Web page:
From a backward fall
A Cracked Neck
© Frank Ford, 4/22/02; Photos by FF

Of all the broken headstock repairs, this one has to be the most predictable. The peghead was not actually broken off when the guitar fell forward, landing the upper portion of the peghead against an amplifier cabinet. Often in a forward fall, the peghead breaks from forward inertia as the neck lands flat or hits somewhere near the nut. In this situation, the force was directed backward, against string tension, cracking the wood along the grain under the fingerboard. This common break can also occur in a backward fall within the case, where the neck is usually supported but the peghead is not.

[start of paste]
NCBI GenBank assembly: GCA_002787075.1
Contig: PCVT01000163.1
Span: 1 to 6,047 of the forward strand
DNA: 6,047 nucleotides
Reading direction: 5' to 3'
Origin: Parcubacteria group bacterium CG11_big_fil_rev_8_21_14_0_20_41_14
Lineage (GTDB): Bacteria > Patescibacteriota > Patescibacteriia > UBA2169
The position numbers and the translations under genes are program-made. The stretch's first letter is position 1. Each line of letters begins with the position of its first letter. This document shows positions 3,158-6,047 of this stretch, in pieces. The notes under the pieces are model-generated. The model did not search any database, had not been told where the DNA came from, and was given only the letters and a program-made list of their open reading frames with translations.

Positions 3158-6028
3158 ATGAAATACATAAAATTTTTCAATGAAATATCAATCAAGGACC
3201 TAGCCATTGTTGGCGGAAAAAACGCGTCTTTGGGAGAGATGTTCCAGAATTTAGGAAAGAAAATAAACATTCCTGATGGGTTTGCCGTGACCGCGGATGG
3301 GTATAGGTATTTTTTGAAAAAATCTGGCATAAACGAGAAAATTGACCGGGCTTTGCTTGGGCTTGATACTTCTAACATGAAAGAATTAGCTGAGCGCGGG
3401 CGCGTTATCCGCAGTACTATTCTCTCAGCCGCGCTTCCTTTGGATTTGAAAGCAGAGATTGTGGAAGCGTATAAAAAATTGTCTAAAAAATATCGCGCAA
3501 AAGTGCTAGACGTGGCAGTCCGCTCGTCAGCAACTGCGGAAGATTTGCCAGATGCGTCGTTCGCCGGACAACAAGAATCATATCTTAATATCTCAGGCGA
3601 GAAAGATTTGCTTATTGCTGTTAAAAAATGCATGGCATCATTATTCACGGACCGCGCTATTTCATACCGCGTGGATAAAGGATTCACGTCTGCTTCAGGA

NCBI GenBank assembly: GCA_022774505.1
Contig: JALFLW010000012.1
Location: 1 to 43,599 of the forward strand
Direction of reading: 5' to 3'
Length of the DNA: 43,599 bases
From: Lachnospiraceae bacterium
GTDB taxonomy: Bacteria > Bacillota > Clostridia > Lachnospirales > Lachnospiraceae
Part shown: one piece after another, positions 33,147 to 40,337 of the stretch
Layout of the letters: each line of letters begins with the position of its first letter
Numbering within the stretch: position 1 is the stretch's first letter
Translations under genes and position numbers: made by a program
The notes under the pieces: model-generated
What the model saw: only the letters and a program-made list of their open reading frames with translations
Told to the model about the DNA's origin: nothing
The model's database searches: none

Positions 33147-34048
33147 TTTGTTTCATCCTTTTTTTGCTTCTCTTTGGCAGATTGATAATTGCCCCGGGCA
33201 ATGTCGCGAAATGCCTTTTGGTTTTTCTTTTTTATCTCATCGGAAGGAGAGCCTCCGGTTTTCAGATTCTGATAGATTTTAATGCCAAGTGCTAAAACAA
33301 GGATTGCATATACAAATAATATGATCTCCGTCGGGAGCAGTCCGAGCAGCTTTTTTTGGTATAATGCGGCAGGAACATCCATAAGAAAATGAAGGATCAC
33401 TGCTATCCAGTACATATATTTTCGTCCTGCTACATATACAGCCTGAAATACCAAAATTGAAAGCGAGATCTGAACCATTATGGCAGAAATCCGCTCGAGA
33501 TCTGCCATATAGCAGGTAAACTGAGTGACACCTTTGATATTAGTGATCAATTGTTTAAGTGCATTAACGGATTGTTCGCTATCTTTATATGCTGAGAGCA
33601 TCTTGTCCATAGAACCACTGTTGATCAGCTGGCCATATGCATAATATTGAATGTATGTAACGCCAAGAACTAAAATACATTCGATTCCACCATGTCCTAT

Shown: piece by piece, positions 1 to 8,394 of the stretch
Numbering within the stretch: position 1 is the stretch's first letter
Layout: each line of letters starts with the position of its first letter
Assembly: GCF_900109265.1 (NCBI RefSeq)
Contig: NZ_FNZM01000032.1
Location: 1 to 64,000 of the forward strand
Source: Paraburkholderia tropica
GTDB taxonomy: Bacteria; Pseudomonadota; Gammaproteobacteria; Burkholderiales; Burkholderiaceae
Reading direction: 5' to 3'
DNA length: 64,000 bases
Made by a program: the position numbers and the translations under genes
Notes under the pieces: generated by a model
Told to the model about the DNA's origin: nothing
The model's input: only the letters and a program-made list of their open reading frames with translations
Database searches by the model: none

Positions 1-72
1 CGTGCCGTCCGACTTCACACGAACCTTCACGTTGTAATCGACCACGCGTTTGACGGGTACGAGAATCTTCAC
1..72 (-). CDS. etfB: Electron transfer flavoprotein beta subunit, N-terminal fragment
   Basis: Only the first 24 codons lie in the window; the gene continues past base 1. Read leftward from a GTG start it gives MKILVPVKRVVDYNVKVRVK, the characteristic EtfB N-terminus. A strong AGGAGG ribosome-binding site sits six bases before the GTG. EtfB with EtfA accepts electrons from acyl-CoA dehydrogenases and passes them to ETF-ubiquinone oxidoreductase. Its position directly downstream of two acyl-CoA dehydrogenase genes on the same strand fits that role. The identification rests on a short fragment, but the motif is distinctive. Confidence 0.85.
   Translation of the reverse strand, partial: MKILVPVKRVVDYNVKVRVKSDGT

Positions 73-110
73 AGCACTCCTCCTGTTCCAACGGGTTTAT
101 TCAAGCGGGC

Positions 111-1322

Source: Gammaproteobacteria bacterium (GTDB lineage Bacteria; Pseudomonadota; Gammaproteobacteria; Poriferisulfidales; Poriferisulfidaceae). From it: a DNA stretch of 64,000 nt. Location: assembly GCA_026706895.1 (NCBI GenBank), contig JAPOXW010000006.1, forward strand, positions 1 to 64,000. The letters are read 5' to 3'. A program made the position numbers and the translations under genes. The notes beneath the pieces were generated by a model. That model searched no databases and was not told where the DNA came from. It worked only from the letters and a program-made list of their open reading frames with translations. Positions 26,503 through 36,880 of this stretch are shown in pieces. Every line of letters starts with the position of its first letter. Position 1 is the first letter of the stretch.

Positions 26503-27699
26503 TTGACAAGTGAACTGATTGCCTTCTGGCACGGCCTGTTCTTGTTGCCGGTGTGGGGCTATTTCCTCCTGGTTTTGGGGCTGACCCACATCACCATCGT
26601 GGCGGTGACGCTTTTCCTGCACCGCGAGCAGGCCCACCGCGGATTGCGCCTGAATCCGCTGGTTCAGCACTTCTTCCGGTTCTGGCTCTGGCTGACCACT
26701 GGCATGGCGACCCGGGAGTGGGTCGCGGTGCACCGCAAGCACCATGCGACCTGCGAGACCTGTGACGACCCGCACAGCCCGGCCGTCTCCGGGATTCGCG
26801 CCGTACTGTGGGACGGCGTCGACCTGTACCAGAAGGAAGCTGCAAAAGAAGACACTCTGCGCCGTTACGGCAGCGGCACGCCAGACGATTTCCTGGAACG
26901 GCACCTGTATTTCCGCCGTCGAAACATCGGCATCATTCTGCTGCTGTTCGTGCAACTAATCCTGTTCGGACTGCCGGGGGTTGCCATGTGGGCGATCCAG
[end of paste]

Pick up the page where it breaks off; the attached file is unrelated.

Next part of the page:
At any rate, the crack starts at the nut, and proceeds under the fingerboard, but does not break through to the back of the neck:

In fact, with the guitar tuned to pitch, the crack closes right up and is almost invisible. Here, regular wood glue will do the job well, because I don't have to worry about the glue losing strength in the heat of a parked car. Even in that circumstance, the force of string tension will tend to keep the joint tight:

A few simple clamps and padded cauls, and the job's done:

Tomorrow, I'll unclamp, wash off the excess glue squeezed out, and string up the guitar.

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